The article is a real heartbreaker. Life savings reduced to nothing overnight, fathers stricken with grief because they denied their children comfort believing they were saving for a brighter future, mothers consumed with guilt after sneaking into China to find work and leaving a starving family behind. For all the reckless bombast of the North Korean government, the human rights violations and suppression of information among the civilians deserves much more attention and immediate action. This amazed me:

What seems missing — for now, at least — is social instability. Widespread hardship, popular anger over the currency revaluation and growing political uncertainty as Mr. Kim seeks to install his third son as his successor have not hardened into noticeable resistance against the government. At least two of those interviewed in China hewed to the official propaganda line that North Korea was a victim of die-hard enemies, its impoverishment a Western plot, its survival threatened by the United States, South Korea and Japan.

South Korea’s charge that North Korea sank one of its warships, the Cheonan, in March was just part of the plot, the party official’s wife said.

I want to know more about how revolutions happen. Another North Korean interviewed said that he thought invasion was inevitable and death in battle seemed as likely as death by starvation – to what desperation have you been driven when you accept those scenarios? How crushed are the spirits of the North Koreans? Why would they fight? As far as I know, the South Korean propaganda doesn’t inspire protests and defections on any real scale. The United States government has trusted to isolation and sanctions in the hopes that the Kim Jong-il’s regime would crumble, but it hasn’t. And a third generation is lined up to inherit the party leadership. People are starving, terribly impoverished, and only this past November’s currency revaluation seems to have driven people to publicly voice their discontent. I wonder if it takes new ideas and a real awareness of how much better things could be, and I wonder how airtight the communication blackout is in North Korea. If all the people are scraping by, uneducated and desperate, what hope can there be for a coordinated revolution or challenge to the establishment?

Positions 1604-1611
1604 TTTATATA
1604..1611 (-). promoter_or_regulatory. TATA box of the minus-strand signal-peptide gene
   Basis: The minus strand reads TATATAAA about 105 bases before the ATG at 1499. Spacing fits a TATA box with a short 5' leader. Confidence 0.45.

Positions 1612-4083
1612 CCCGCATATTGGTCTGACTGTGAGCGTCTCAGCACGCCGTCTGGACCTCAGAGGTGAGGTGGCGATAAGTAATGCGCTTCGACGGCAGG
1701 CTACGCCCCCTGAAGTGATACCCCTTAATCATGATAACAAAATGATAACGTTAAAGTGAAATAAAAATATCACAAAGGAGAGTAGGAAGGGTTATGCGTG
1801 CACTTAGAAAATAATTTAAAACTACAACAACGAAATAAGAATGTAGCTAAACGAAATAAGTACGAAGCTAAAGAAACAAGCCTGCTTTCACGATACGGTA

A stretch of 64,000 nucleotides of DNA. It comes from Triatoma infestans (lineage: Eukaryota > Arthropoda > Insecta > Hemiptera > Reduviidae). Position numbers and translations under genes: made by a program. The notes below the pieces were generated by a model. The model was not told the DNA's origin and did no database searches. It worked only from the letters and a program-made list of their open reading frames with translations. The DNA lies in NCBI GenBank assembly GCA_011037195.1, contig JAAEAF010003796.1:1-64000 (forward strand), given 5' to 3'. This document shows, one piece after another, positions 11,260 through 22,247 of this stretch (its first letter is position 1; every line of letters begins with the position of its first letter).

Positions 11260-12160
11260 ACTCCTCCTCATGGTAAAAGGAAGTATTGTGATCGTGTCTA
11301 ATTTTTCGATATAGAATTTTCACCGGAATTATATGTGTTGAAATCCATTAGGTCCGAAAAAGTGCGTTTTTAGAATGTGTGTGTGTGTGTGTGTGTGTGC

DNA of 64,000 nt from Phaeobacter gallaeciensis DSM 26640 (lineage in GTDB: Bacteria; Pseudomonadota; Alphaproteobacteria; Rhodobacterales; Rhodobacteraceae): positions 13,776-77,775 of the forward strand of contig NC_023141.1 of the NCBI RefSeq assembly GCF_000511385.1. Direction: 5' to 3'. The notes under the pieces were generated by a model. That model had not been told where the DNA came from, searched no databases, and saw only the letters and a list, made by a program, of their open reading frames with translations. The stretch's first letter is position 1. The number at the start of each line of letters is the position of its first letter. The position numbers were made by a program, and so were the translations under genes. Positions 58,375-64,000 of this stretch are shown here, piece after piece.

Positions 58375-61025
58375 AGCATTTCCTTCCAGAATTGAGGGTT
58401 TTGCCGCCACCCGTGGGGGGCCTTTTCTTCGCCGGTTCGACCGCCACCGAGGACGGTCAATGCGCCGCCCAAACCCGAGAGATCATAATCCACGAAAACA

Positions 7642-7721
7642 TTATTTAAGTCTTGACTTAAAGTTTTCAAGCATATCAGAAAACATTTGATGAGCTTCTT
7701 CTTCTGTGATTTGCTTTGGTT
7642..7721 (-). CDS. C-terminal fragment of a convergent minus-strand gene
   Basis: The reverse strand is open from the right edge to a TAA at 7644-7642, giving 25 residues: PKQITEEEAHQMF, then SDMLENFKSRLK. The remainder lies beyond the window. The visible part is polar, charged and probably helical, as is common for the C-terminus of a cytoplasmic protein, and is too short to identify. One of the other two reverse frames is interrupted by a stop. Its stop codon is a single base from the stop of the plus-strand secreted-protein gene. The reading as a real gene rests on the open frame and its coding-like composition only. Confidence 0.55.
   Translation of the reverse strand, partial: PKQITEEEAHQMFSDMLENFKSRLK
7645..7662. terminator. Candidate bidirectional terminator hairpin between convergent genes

As terrible as war is and as infinitely tragic as its casualties, maybe the sudden devastation of the North Korean government is necessary. I believe that North Korea’s 2009 withdrawal from the armistice that ended the Korean War was a clear testament to their intentions. If and when war breaks out, no one will stand with North Korea and I believe that the combined, coordinated might of China and the United States would smother any outbreak immediately. Whatever damage the regime does with its final breaths will be feeble and soon forgotten. Unless they’ve actually got the unhinged stones to throw a nuke into the mix.